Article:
Monday, November 2, 2015

New Papers

Kelly MP, Heath I, Howick J, Greenhalgh T. The importance of values in evidence-based medicine. BMC Medical Ethics 2015, 16:69  doi:10.1186/s12910-015-0063-3

Background: Evidence-based medicine (EBM) has always required integration of patient values with ‘best’ clinical evidence. It is widely recognized that scientific practices and discoveries, including those of EBM, are value-laden. But to date, the science of EBM has focused primarily on methods for reducing bias in the evidence, while the role of values in the different aspects of the EBM process has been almost completely ignored.
Discussion: In this paper, we address this gap by demonstrating how a consideration of values can enhance every aspect of EBM, including: prioritizing which tests and treatments to investigate, selecting research designs and methods, assessing effectiveness and efficiency, supporting patient choice and taking account of the limited time and resources available to busy clinicians. Since values are integral to the practice of EBM, it follows that the highest standards of EBM require values to be made explicit, systematically explored, and integrated into decision making.

Summary: Through ‘values based’ approaches, EBM’s connection to the humanitarian principles upon which it was founded will be strengthened.

Pearce W, Raman S, Turner A. Randomised trials in context: practical problems and social aspects of evidence-based medicine and policy. Trials 2015, 16:394  doi:10.1186/s13063-015-0917-5

Randomised trials can provide excellent evidence of treatment benefit in medicine. Over the last 50 years, they have been cemented in the regulatory requirements for the approval of new treatments. Randomised trials make up a large and seemingly high-quality proportion of the medical evidence-base. However, it has also been acknowledged that a distorted evidence-base places a severe limitation on the practice of evidence-based medicine (EBM). We describe four important ways in which the evidence from randomised trials is limited or partial: the problem of applying results, the problem of bias in the conduct of randomised trials, the problem of conducting the wrong trials and the problem of conducting the right trials the wrong way. These problems are not intrinsic to the method of randomised trials or the EBM philosophy of evidence; nevertheless, they are genuine problems that undermine the evidence that randomised trials provide for decision-making and therefore undermine EBM in practice. Finally, we discuss the social dimensions of these problems and how they highlight the indispensable role of judgement when generating and using evidence for medicine. This is the paradox of randomised trial evidence: the trials open up expert judgment to scrutiny, but this scrutiny in turn requires further expertise.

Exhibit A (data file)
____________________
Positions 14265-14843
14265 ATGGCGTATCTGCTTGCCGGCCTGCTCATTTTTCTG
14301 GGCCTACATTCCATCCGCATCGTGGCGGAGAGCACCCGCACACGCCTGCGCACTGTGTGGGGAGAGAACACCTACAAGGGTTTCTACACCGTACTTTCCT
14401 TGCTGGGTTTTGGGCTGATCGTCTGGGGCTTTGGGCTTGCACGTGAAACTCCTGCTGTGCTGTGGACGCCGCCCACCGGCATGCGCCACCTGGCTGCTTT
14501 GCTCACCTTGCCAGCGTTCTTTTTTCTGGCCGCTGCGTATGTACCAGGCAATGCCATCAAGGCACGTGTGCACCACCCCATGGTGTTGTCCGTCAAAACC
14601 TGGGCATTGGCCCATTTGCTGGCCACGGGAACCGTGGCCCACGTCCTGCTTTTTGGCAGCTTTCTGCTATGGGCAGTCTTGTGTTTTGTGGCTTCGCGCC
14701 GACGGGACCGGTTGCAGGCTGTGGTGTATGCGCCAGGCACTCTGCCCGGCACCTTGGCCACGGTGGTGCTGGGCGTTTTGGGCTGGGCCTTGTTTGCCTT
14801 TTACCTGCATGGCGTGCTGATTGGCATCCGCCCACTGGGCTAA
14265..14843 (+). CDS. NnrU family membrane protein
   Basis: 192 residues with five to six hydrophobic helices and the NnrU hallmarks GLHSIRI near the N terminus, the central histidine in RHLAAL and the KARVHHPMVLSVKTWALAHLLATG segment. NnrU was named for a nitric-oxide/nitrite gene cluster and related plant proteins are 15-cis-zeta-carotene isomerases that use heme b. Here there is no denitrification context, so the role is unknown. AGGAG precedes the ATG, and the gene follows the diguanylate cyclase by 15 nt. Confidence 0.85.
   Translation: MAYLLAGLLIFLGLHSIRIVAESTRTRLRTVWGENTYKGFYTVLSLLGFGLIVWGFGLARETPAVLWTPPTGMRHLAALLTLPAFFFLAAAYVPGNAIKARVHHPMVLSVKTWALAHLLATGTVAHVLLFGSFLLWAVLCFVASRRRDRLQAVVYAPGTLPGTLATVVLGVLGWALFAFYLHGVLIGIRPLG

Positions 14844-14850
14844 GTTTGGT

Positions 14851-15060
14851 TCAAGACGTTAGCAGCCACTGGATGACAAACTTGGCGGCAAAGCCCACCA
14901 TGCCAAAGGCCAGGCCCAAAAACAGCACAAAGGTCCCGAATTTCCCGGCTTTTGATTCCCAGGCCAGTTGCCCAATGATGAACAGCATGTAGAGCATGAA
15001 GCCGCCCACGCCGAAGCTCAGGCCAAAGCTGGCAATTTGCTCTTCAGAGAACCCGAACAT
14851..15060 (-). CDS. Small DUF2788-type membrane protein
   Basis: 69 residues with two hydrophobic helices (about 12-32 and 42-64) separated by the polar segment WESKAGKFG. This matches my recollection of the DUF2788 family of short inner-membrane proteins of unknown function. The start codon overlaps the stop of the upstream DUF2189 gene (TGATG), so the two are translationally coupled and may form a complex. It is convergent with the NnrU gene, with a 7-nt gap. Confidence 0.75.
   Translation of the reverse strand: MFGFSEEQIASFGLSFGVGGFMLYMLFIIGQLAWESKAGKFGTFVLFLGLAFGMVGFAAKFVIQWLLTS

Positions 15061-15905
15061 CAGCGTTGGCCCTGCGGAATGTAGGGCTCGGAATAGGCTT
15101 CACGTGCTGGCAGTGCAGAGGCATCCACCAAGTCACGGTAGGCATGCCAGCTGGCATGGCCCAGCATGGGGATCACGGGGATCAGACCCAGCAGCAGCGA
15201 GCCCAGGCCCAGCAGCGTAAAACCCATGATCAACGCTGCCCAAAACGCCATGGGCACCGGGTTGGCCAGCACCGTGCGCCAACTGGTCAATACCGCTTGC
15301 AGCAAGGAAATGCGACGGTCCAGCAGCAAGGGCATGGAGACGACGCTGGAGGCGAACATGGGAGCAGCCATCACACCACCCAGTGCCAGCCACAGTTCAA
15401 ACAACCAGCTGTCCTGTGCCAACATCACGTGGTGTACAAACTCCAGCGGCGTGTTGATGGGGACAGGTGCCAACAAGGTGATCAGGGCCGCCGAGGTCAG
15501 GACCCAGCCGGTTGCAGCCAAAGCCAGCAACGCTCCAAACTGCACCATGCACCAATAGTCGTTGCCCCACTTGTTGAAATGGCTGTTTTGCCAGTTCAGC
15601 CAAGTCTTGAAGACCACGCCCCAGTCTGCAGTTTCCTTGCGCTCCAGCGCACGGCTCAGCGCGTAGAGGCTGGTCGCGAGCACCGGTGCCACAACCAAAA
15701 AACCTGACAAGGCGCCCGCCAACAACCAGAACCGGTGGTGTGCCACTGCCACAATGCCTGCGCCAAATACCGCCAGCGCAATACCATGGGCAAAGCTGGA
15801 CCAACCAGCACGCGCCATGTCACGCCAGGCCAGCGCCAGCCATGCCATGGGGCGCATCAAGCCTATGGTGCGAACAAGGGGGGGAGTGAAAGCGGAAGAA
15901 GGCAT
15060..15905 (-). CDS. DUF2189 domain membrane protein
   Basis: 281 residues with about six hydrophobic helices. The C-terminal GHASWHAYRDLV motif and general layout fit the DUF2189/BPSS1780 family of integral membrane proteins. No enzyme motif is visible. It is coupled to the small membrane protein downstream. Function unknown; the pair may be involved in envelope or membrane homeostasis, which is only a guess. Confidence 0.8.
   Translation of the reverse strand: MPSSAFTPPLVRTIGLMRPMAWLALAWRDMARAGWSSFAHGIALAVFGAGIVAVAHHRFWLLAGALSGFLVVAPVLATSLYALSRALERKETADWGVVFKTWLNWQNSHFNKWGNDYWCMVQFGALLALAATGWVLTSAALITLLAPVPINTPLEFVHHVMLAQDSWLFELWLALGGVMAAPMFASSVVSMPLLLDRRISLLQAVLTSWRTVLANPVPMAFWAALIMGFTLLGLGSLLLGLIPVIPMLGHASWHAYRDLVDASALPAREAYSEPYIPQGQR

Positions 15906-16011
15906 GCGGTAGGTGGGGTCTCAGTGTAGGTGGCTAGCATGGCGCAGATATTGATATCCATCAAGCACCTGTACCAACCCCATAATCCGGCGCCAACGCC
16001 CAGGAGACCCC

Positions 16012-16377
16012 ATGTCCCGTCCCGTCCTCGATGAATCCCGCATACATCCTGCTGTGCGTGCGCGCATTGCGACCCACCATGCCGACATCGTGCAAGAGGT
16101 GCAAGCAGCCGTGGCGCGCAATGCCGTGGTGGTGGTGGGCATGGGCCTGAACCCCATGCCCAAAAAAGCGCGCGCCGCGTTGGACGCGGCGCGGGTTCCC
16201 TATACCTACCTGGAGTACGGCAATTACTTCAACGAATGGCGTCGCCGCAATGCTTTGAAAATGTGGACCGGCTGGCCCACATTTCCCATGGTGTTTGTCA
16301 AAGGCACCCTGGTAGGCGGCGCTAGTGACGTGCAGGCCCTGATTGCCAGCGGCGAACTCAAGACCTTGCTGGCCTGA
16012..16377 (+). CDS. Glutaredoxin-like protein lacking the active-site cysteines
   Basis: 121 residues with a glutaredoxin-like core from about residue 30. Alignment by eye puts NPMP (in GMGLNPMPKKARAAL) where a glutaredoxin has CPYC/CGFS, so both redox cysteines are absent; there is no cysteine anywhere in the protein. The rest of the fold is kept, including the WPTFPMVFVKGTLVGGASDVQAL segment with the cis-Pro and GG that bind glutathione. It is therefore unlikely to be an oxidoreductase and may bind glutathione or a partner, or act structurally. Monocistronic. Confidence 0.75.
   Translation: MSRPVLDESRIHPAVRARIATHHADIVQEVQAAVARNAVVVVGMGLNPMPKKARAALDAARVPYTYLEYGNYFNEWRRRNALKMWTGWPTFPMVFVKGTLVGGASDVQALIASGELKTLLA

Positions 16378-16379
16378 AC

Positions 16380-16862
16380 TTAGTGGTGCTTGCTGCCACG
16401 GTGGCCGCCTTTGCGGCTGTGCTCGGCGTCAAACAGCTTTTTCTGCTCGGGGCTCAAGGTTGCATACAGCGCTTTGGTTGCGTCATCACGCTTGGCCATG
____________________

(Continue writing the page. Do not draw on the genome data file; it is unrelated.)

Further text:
Tsakitzidis G, Timmermans O, Callewaert N, Truijen S, Meulmans H, Van Royen P. Participant evaluation of an education module on interprofessional collaboration for students in healthcare studies. BMC Medical Education 2015, 15:188  doi:10.1186/s12909-015-0477-0

Background: Interprofessional collaboration is considered a key-factor to deliver the highest quality of care. Interprofessional collaboration (IPC) assumes a model of working together, in particular with awareness of the process of interprofessional collaboration, to develop an integrated and cohesive answer to the needs of the client/family/population. Educational modules are developed in response to a perceived need to improve interprofessional collaboration for the benefit of patientcare. Up until 2005 no explicit module on interprofessional collaboration existed in the education programs of the Antwerp University Association (AUHA). During a decade the ‘Interprofessional Collaboration In Healthcare (IPCIHC) – module’ is organised and evaluated by its participants.

Methods: One group, post-test design was used to gather data from the participating students using a structured questionnaire. Data was collected between March 2005 and March 2014 from participating final year students in healthcare educational programs.
Results: 3568 (84 % overall response) students evaluated the IPCIHC module from 2005 up to 2014. Over 80 % of the participants were convinced the IPCIHC increased their knowledge and changed their understanding that it will impact their future professional relationships, and felt a greater understanding about problem-solving in healthcare teams. Even though the results indicate that the goals of the IPCIHC module were achieved, less than 60 % of the participants experienced a change in attitude towards other professional groups.

Conclusions: Despite the positive outcomes from the participants, the challenge still remains to keep on educating future healthcare providers in interprofessional collaboration in order to achieve an increase in interprofessional behaviour towards other professional groups. Research is needed to investigate the effectiveness of undergraduate programs on the quality and safety of patientcare in practice.

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